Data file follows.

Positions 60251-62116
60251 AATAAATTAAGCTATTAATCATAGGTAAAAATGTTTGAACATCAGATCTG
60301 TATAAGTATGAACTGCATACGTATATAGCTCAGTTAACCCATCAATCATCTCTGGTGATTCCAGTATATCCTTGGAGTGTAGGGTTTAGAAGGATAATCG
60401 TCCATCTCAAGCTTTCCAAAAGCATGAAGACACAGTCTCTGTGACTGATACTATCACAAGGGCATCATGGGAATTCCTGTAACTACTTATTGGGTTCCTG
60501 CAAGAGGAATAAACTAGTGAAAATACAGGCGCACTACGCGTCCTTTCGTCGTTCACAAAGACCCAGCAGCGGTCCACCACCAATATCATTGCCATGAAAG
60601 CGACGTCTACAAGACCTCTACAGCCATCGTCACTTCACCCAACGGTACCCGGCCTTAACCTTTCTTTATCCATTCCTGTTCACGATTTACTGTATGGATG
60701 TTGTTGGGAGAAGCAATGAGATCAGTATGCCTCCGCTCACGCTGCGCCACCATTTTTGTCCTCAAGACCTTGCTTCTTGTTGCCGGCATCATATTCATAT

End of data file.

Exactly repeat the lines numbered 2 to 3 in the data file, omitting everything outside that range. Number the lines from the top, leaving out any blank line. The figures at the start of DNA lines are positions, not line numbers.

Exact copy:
60251 AATAAATTAAGCTATTAATCATAGGTAAAAATGTTTGAACATCAGATCTG
60301 TATAAGTATGAACTGCATACGTATATAGCTCAGTTAACCCATCAATCATCTCTGGTGATTCCAGTATATCCTTGGAGTGTAGGGTTTAGAAGGATAATCG